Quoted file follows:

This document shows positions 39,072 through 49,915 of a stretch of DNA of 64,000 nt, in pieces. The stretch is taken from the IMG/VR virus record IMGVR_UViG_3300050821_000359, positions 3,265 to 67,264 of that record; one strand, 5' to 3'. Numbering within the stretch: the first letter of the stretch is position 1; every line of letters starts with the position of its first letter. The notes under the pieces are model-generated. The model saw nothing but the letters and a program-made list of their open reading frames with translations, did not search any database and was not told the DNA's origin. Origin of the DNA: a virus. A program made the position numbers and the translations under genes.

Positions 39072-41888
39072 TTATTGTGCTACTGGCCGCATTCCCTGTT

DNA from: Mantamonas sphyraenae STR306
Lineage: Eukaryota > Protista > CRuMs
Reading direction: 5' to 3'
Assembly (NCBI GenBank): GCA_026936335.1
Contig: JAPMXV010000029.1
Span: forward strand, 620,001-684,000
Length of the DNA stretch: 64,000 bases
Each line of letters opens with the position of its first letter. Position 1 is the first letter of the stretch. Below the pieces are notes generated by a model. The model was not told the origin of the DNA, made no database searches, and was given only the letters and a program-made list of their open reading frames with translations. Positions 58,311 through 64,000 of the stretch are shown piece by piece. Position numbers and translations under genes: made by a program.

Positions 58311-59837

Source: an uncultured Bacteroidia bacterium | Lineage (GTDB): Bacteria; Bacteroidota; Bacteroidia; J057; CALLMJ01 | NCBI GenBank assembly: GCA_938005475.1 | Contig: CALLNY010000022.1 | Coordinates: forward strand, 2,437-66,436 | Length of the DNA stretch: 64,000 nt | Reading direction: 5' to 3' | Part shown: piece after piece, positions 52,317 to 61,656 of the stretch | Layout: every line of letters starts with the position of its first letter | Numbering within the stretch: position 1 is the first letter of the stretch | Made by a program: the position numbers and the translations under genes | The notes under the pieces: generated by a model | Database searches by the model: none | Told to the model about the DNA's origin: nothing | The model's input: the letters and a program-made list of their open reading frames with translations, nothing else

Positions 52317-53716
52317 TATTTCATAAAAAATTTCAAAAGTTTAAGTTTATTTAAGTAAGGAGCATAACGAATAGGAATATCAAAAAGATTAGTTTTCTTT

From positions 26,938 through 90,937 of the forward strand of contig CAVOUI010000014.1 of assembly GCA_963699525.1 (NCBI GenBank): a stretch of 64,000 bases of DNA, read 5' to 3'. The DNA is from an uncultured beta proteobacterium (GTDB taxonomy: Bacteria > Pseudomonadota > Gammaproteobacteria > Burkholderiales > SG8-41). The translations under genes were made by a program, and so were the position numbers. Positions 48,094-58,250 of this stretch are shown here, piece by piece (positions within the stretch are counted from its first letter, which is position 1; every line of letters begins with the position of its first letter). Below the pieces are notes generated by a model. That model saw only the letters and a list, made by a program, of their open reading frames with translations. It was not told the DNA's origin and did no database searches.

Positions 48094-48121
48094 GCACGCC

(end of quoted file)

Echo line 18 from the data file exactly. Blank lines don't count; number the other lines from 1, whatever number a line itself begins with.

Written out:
48094 GCACGCC